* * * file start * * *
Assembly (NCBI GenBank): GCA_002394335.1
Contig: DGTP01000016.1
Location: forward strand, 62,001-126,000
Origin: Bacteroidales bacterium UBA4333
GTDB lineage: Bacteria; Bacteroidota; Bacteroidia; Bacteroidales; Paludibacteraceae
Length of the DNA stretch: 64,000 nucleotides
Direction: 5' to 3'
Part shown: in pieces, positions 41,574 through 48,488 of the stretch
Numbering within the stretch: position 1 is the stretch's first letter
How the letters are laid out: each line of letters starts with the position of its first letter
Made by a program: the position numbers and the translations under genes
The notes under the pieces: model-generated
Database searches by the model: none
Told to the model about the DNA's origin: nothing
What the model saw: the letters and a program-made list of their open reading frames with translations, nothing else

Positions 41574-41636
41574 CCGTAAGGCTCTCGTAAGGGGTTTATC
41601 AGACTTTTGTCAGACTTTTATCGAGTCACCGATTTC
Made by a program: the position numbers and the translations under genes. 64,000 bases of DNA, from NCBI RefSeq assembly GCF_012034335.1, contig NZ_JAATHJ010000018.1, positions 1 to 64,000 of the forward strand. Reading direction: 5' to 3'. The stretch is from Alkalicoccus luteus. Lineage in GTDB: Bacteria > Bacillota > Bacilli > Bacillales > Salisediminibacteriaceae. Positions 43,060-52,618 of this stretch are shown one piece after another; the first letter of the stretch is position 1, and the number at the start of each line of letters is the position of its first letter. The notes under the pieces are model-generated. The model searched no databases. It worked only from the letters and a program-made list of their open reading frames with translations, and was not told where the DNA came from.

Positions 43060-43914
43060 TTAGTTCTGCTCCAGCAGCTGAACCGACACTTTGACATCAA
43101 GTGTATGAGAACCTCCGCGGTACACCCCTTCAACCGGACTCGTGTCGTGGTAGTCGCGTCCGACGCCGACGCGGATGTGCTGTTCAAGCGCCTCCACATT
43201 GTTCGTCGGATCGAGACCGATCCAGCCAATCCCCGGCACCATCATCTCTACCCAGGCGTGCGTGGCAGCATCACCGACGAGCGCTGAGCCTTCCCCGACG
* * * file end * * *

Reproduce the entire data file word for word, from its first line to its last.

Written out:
Assembly (NCBI GenBank): GCA_002394335.1
Contig: DGTP01000016.1
Location: forward strand, 62,001-126,000
Origin: Bacteroidales bacterium UBA4333
GTDB lineage: Bacteria; Bacteroidota; Bacteroidia; Bacteroidales; Paludibacteraceae
Length of the DNA stretch: 64,000 nucleotides
Direction: 5' to 3'
Part shown: in pieces, positions 41,574 through 48,488 of the stretch
Numbering within the stretch: position 1 is the stretch's first letter
How the letters are laid out: each line of letters starts with the position of its first letter
Made by a program: the position numbers and the translations under genes
The notes under the pieces: model-generated
Database searches by the model: none
Told to the model about the DNA's origin: nothing
What the model saw: the letters and a program-made list of their open reading frames with translations, nothing else

Positions 41574-41636
41574 CCGTAAGGCTCTCGTAAGGGGTTTATC
41601 AGACTTTTGTCAGACTTTTATCGAGTCACCGATTTC
Made by a program: the position numbers and the translations under genes. 64,000 bases of DNA, from NCBI RefSeq assembly GCF_012034335.1, contig NZ_JAATHJ010000018.1, positions 1 to 64,000 of the forward strand. Reading direction: 5' to 3'. The stretch is from Alkalicoccus luteus. Lineage in GTDB: Bacteria > Bacillota > Bacilli > Bacillales > Salisediminibacteriaceae. Positions 43,060-52,618 of this stretch are shown one piece after another; the first letter of the stretch is position 1, and the number at the start of each line of letters is the position of its first letter. The notes under the pieces are model-generated. The model searched no databases. It worked only from the letters and a program-made list of their open reading frames with translations, and was not told where the DNA came from.

Positions 43060-43914
43060 TTAGTTCTGCTCCAGCAGCTGAACCGACACTTTGACATCAA
43101 GTGTATGAGAACCTCCGCGGTACACCCCTTCAACCGGACTCGTGTCGTGGTAGTCGCGTCCGACGCCGACGCGGATGTGCTGTTCAAGCGCCTCCACATT
43201 GTTCGTCGGATCGAGACCGATCCAGCCAATCCCCGGCACCATCATCTCTACCCAGGCGTGCGTGGCAGCATCACCGACGAGCGCTGAGCCTTCCCCGACG